Date: Jun, 2008
The authors of this paper show how vicious circles in countries' credit histories arise in a model where output persistence is coupled with asymmetric information about output shocks. In such an environment, default signals the borrower's vulnerability to adverse shocks and creates a pessimistic growth outlook. This translates into higher interest spreads and debt servicing costs relative to income, raising the cost of future repayments, thereby creating "default traps". We build a long and broad cross-country dataset to show the existence of a history-dependent "default premium" and of significant effects of output persistence on sovereign creditworthiness, consistent with the model's predictions.
The Debt Office and the Effective Debt Management Functions: An Institutional and Operational Framework
Date: Oct, 2006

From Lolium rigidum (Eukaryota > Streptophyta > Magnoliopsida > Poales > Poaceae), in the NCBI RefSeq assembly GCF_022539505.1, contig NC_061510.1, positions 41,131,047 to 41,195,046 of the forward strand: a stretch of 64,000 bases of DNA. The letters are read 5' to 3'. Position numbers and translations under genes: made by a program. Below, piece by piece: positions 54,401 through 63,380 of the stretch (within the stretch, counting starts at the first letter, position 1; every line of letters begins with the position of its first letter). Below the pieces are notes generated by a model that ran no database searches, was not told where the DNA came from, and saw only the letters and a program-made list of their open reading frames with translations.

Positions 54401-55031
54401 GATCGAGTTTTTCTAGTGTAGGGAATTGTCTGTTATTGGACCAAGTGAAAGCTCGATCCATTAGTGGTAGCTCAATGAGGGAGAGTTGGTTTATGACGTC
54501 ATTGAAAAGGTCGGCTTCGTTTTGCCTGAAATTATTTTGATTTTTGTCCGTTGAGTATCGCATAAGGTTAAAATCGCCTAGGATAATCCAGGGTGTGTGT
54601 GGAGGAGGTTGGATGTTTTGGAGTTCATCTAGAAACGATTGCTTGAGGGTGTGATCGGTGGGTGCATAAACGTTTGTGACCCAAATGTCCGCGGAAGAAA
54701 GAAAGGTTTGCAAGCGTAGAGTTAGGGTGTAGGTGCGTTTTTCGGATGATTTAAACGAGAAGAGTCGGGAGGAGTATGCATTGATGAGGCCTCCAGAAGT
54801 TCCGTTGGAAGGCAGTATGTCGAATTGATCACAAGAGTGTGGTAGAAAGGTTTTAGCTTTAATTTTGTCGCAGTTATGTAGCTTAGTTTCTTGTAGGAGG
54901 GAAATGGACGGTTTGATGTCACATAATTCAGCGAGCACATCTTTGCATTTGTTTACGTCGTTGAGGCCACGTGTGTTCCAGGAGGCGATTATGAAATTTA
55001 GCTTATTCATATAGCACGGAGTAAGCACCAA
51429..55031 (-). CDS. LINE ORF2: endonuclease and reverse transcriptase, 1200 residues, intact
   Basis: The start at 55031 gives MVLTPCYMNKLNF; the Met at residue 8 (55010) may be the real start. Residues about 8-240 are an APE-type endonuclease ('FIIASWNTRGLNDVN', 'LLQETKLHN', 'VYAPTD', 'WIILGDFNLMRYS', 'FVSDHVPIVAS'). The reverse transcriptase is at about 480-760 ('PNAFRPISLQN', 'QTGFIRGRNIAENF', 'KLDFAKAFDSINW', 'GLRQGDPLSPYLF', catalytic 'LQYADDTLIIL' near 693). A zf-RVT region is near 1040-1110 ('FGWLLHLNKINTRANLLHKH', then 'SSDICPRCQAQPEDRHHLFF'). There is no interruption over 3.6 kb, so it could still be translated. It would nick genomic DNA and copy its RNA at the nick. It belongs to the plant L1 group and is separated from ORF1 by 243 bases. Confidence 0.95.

The paper aims to be a useful analytical and managerial support tool for the debt practitioners and for the academia. It provides an appropriate approach for developing countries, and offers a detailed and systematic blueprint in how to establishing an efficient Debt Management Office. This paper differentiates from other papers published on the subject at least in two aspects. The first one is the political relevance that is given to the decision making process as far as responsibility for fixing a global macroeconomic public debt management strategy is concerned. The second is that the approach is a functional analysis, that is, there is no need to have a specific structure for the debt office in order to analyse who and where the functions are carried out. The paper gives a clear and well-defined list of tasks for each one of the functions, and this leads to clear and structured functional responsibilities for the implementation of the back, middle and front office working organization structure. This paper is composed of five sections. The first one is an introduction to the concept of Effective Debt Management Functions. The second and the third are the description of the functions: the second for the Executive Functions, which are not necessarily a Debt Management Office (DMO) responsibility, and the third to the Operational Functions, which are the direct DMO responsibilities. The fourth section is devoted to the responsibilities that a DMO can be accountable for, that may vary from country to country. The last section addresses major issues on debt management, stressing the pragmatic analysis that the functional approach provides. There are two Annexes with open-ended lists of tasks for each one of the Effective Debt Management Functions.